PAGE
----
I returned to the US in June after living a year living in Ireland. Many people have naturally asked, “What was it like? How was it different? What did you learn?”
It’s hard to know where to begin. I may have learned as much about myself and my home country as about Ireland, or other countries I’ve visited. And, mostly, if I learned anything, it was how much I don’t know about other people and places. As Confucius says: “To know that we know what we know, and that we do not know what we do not know, that is true knowledge.”
Our Hollywood Self-Image
But one specific thing I’ve become more aware of is a gap between what most Americans conceive as their moral stance on the world and what many abroad see as our actual practice. I suspect that many of us in the US identify with Jefferson Smith in Mr. Smith Goes to Washington. He’s decent, naive, idealistic, earnest, fair, caring, and above all honest, embodying all the American small town values. He’s not sophisticated or slick, but he’s the kind of person you’d like to have as a friend or trust for political leadership. Mr. Smith asks us to adhere to “just one, plain, simple rule: Love thy neighbor” and reminds us that “there’s no compromise with the truth.”
What’s interesting today is that many abroad would also identify with Mr. Smith. And they admire the US for modeling his values, offering hope for other countries. They recall our promotion of the Kellogg-Briand pact, the struggle against authoritarian regimes, the Nuremburg trials, the United Nations, the Geneva Conventions, as concrete examples of how we have stood for truth, peace, courage, and justice, just as Mr. Smith might have wanted. Their values are our values; their people are our people.
But then, we part ways, because of something many Americans do not know.
Betrayal of Democratic Values
Although basic values are shared far more than most people realize, much of the world sees one nation as betraying those values. That nation is more akin to Senator Joseph Paine in the movie, a man with a polished image, but underneath corrupt and power-hungry. They see that nation defending torture, illegal renditions, bombing of civilians (see Slaughter, Lies, and Video in Afghanistan), military occupations, and capital punishment; they see it as selfish and uncharitable, arrogant, bullying, and they see it lying.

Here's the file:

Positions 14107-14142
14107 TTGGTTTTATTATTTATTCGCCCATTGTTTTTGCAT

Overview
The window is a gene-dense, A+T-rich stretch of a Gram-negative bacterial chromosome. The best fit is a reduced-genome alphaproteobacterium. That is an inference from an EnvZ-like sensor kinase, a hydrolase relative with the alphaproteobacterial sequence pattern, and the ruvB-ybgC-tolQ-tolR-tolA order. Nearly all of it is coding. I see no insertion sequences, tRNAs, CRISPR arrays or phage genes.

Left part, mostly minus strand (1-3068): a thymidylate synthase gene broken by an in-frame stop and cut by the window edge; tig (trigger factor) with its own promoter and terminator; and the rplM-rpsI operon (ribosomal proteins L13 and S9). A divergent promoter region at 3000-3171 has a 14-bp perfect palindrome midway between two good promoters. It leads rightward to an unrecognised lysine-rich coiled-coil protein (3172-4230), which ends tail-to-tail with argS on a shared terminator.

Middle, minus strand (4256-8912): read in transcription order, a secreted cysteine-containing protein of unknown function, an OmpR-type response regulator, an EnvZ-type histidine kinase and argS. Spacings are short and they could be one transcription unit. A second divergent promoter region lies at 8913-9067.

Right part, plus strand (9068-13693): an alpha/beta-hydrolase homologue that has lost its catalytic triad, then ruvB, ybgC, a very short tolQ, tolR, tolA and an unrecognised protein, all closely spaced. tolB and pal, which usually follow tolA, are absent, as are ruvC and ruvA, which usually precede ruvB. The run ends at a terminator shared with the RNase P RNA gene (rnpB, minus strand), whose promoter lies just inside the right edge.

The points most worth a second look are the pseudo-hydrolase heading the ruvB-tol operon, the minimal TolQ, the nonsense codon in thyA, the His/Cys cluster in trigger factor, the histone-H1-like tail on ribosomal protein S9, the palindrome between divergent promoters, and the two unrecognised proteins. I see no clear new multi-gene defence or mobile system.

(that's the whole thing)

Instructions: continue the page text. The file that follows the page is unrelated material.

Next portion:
Americans ask, “why don’t people abroad share our democratic values?” The answer is that most of the world does share what we think of as American values. They also know of real Americans, not just characters in movies, who exemplify honesty, fairness, and even love of neighbor.
Many around the world believe that their own countries fall short of those values, but they once took comfort in the belief that the US stood for something better: Mr. Smith, not Senator Paine. They’re distressed now to see the US act the villain role time after time. It is the betrayal of so-called American values that has cost the US the respect and admiration it once held around the world.
As a nation, we don’t travel much; we don’t read foreign newspapers; we don’t speak other languages. Our news media is amazingly oblivious to the larger world. So, we go along, imagining ourselves in the starring role as the home-town hero, who may not be worldly, but is full of basic goodness. We gamely accept that we must deal with people who haven’t acquired our noble ideals and need our guidance.
The problem is that we don’t stop to see how our actions belie our words. We don’t even know that we don’t know this. We don’t realize that we are the ones who need to learn how to live up to the very ideals we profess.